You know how we tend to confide in our hairdresser or bartender? As a cashier down to the A&P, folks tend to confide in me, too, even if they don’t always know they’re doin’ it. ‘Cause checkin’ out a person’s groceries is more intimate than you image. You know who’s drinkin’ a little too much, who has a Doritos habit and who’s addicted to the National Inquirer. You see the same folks once a week, minimum, and you can kind of sense whether they’re feelin’ their oats or not.
So I’m workin’ register 3 per usual, cashin’ out Roberta “Bobbie” Robbins, makin’ conversation, like you do. “How’s that cute little dog of yours? Blah, blah. And the kids? Your youngest getting ready for college? I can’t believe it. Blah, blah. And your wonderful husband? How’s Chuck doin’?”
“Good,” Bobbie replies, “I guess.” That didn’t sound do good to me. “He’s travelin’ so much with his job, it’s like we’re two ships passin’ in the night.”
Time passes, and Bobbie and Chuck’s youngest is off to college. Bobbie’s buying fewer groceries, as you’d expect. Then, one day, I see Chuck in the store, pickin’ up a few things. That kind of brought me up short. He never comes into the A&P. Too busy. He went through the express lane, so I couldn’t chat him up. But the next time I see Bobbie, I mention it. “Chuck was in last week. Didn’t get a chance to say hi. How’s he doin’?”
Bobbie looks out at the parking lot. “I wouldn’t know, Ida,” she sighs. “We, uh, separated a few weeks ago.”
“Oh, I’m so sorry to hear that, Bobbie. How you holdin’ up, dear?”
“As good as can be expected, I guess. It wasn’t any big dramatic thing, Ida. What with the kids and Chuck’s job, we just kind of drifted apart, I guess.”
Hard to know what to say to that. “Oh, Bobbie, my heart goes out to you.” That’s all I could come up with.
Maybe six or seven months pass. I see Chuck and Bobbie down to the A&P, shoppin’ separately. Neither of ‘em looked too happy, but Bobbie at least, seemed to be makin’ an effort.
“Bobbie, don’t you look nice. I love that shade of lipstick on you.”
“Thanks, Ida. I got talked into goin’ to one of them speed datin’ things in Bangor tonight, if you can believe it.”
“Good for you! You’ll have to tell me how you make out, next time I see you.”
“Geez, I’m wicked nervous, but what do I have to lose? Wish me luck.”
“Nah, you don’t need it. You look fabulous!”
The next time I see her, Bobbie’s a little less perky. “How was the speed datin’?” I ask.
“Gruelin’! The only thing it had goin’ for it was that you didn’t have to spend alot of time with each guy. What an odd assortment of geezers, geeks and God, what was he thinking, wearin’ that tie? Let me tell you, datin’ is not for the faint of heart! Wasn’t a total loss, though. I had a drink with a couple of the other gals after, and we really hit it off. Goin’ to a dance together next week.” Bobbie sighs, “I’m beginning to wish I was a lesbian.”
“Listen, Bobbie, my niece Caitlin has some lesbian friends, and from what she tells me, that’s no picnic, either.”
“Grass is always greener.”
More time passes, and one day I see Bobbie and Chuck in the A&P together, gigglin’ in the wine aisle. Well, knock me over with a feather! I’m too busy to do more than wave as Chuck and Bobbie stroll out arm in arm, all a twitter.
But the next time Bobbie’s into the A&P she comes to my register to cash out, lookin’ happy as pie.
“Bobbie,” I say, “I don’t have to ask how you’re doing. I can see it on your face.”
“Yup, Ida, Chuck and me are back together.”
“Well, I saw the two you two last week, lookin’ like a couple of love birds.”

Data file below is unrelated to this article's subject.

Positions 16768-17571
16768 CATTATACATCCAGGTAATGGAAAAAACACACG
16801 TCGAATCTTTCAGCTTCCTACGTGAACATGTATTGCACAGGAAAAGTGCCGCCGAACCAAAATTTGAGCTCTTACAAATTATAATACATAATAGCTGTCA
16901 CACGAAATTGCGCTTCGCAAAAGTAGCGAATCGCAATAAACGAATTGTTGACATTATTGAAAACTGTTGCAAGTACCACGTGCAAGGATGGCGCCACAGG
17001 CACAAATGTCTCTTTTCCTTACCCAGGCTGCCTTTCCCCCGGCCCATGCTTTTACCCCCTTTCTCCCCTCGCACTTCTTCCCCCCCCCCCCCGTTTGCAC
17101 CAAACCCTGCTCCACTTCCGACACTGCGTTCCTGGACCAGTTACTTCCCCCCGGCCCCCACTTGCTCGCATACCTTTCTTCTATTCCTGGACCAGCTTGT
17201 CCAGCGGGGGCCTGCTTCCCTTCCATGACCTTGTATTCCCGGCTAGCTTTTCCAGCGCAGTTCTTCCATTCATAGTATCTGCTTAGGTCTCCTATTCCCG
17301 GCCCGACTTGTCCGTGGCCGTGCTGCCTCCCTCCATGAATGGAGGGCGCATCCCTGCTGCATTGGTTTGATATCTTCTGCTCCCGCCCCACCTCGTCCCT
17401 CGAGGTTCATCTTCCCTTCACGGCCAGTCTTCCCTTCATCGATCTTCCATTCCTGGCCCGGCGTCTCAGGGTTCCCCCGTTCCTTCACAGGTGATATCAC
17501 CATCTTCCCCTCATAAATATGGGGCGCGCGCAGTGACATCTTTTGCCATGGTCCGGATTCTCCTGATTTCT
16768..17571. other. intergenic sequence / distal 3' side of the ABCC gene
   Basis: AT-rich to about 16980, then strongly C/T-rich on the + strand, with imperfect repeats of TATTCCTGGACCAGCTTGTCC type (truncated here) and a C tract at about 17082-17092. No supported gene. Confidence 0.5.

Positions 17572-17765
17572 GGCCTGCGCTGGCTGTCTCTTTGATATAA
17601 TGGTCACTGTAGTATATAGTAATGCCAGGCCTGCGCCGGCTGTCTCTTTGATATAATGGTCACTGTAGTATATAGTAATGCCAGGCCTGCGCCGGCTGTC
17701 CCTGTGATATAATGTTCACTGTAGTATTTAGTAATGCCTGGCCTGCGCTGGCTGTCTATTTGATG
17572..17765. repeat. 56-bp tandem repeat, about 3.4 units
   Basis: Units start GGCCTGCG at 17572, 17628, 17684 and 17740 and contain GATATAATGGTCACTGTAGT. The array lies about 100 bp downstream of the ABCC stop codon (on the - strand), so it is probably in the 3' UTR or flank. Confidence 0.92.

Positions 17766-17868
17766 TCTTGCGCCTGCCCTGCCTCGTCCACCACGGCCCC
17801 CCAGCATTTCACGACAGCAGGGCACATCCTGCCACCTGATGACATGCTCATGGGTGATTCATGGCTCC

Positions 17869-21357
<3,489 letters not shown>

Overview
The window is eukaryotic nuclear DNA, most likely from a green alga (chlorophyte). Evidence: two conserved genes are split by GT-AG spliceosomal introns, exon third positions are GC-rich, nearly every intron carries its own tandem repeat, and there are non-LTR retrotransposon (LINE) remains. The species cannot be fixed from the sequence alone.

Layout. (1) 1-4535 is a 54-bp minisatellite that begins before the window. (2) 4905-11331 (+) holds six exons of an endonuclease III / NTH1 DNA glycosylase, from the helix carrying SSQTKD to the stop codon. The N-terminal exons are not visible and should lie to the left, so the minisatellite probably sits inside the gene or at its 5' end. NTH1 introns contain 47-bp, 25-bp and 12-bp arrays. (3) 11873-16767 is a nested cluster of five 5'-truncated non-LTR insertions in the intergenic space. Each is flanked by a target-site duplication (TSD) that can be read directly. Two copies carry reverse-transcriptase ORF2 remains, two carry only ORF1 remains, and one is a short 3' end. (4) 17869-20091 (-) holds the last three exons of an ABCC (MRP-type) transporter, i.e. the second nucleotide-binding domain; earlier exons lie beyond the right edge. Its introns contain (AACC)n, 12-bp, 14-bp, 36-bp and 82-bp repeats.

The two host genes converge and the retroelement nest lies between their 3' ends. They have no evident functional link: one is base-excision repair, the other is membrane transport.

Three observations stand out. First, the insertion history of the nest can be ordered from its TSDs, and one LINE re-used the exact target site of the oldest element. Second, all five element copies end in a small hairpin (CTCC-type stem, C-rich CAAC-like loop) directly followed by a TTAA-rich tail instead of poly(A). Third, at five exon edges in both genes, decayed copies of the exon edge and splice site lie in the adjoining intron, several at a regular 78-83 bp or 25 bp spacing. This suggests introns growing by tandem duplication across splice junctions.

“It’s like we’re teenagers again, Ida.”
“What happened, if you don’t mind my askin’?”
“Not at all. Well, we started out talkin’ on the phone. You know, coordinatin’ things for when the kids come home. Then, sometimes, Chuck would call, and we’d just talk on and on ‘bout nothin’ in particular. We’d meet down to the Busy Bee every now and then for breakfast. And hey, I’m goin’ to Bangor to see a movie, you want to come? Before we knew it, it’s like we were datin’ again. And it was good. Heck, it was great. We started really talkin’ to each other like we hadn’t in years. Sometimes, he’d sleep over.”
“I know! So one thing led to another, and we agreed that at our age, sure, we could potentially meet someone else and still have a good twenty, twenty-five years with ‘em. But that would be a gamble. We might not find the right person. But if we put some of that same time, energy and money into our relationship, we might end up with something really wonderful. It was great once. Why not again?”
“Plus, you have the kids, and all that shared history.”
“Right. The kids are over the moon ‘bout it.”
“Chuck’s still away alot on business, but we’re workin’ on that. I’m goin’ with him every now and then. And he’s tryin’ to hammer out a deal where he can step down to about half as many trips. The big difference is, when he’s home, he’s home. He’s not in the den catchin’ up on work or doin’ deals into the night. And we talk and text alot when he’s away. It’s not perfect, but it’s so much better than it was.”
“Plus, now that the kids are gone, I’m gettin’ more used to havin’ the house to myself. When me and Chuck were separated, I signed up for an art class down to the Community Center, and I’m still doin’ that. I realized I used to love paintin’ and doin’ artsy stuff. I’d totally lost track of it.”
“Good for you, Bobbie! You’re an inspiration!”
Bobbie puts her hand on mine. “Thanks, Ida, for your support. The whole separation thing was hard, wicked hard. But if that’s what it took to get to us where we are now, it was worth every minute!”
That’s it for now. Catch you on the flip side!
May 26: Book Reading Finding Your Inner Moose, Old Town Public Library, 11:00 a.m., Old Town, ME
May 26: Book Reading Finding Your Inner Moose, Pittsfield Public Library, 6:00 p.m., Pittsfield, ME
June 10: The Moose in Me, The Moose in You!, Thomas Memorial Library, 6:30 p.m., Cape Elizabeth, ME